[3.] The court also concluded that the injunction here should apply to all religious schools in the state, and not just the Danville Christian Academy, largely because the lawsuit was also brought by the state Attorney General's office:

Furthermore, the Supreme Court of Kentucky has indicated that the Attorney General has an obligation to serve all members of the Commonwealth. This obligation includes suing government actors on members' behalf to protect constitutional rights. In the present case, the Executive Order at issue does not just affect Danville Christian. The Executive Order applies to all religious schools in Kentucky. Upon consideration of both judicial precedent and the expansive obligation of the Attorney General to serve all members of the Commonwealth, it becomes apparent that, because the violation established impacts all religious schools in Kentucky, the preliminary injunction must extend statewide.

[4.] Because the challenge here was brought under the Free Exercise Clause, it doesn't apply to secular private schools. But secular private schools have Free Speech Clause rights, too, as well as rights stemming from the parental rights of the parents who send their children there (see Pierce v. Society of Sisters and Meyer v. Nebraska); and allowing religious institutions to keep teaching while barring secular institutions from doing so may well violate the Free Speech Clause and the Establishment Clause (see Texas Monthly, Inc. v. Bullock and Rosenberger v. Rector). I thus think that secular private schools would have an excellent argument if they wanted to go to court to ask to be treated the same as the religious schools.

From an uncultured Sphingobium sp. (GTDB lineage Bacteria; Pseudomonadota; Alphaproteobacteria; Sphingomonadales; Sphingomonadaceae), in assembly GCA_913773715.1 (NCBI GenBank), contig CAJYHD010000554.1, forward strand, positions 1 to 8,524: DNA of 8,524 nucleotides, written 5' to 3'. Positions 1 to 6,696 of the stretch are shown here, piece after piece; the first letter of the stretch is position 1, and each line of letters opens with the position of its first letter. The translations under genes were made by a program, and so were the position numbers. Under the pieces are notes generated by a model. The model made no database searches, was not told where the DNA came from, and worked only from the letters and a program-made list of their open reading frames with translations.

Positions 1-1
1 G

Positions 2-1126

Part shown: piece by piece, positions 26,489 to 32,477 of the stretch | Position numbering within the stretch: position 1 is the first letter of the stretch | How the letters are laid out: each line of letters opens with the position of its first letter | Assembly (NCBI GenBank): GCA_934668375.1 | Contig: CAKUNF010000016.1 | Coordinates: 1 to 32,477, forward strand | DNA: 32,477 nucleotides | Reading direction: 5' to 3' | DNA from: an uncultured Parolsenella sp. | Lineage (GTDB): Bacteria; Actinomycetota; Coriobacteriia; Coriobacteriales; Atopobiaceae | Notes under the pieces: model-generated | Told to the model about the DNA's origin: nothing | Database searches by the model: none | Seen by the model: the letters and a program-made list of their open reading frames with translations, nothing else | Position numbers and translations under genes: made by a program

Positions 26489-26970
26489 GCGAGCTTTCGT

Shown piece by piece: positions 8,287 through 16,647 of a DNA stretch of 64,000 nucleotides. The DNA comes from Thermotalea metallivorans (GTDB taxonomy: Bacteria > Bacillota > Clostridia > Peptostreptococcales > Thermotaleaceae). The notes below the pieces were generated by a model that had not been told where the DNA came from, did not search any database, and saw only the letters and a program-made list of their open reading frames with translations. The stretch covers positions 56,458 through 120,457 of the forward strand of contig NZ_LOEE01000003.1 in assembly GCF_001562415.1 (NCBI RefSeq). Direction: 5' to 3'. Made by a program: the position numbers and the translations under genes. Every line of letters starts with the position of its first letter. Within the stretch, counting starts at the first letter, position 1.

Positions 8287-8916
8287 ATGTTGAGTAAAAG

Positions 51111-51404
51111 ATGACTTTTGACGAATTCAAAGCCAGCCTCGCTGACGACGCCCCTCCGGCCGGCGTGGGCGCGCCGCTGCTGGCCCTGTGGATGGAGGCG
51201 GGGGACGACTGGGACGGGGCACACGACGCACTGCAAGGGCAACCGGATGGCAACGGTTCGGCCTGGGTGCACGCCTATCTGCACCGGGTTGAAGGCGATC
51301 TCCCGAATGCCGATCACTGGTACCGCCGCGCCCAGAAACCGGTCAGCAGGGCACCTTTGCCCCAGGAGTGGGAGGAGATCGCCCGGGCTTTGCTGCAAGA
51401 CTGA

Public schools, on the other hand, lack First Amendment rights that they can assert against the state legislature: "[A] political subdivision, 'created by a state for the better ordering of government, has no privileges or immunities under the federal constitution which it may invoke in opposition to the will of its creator.'"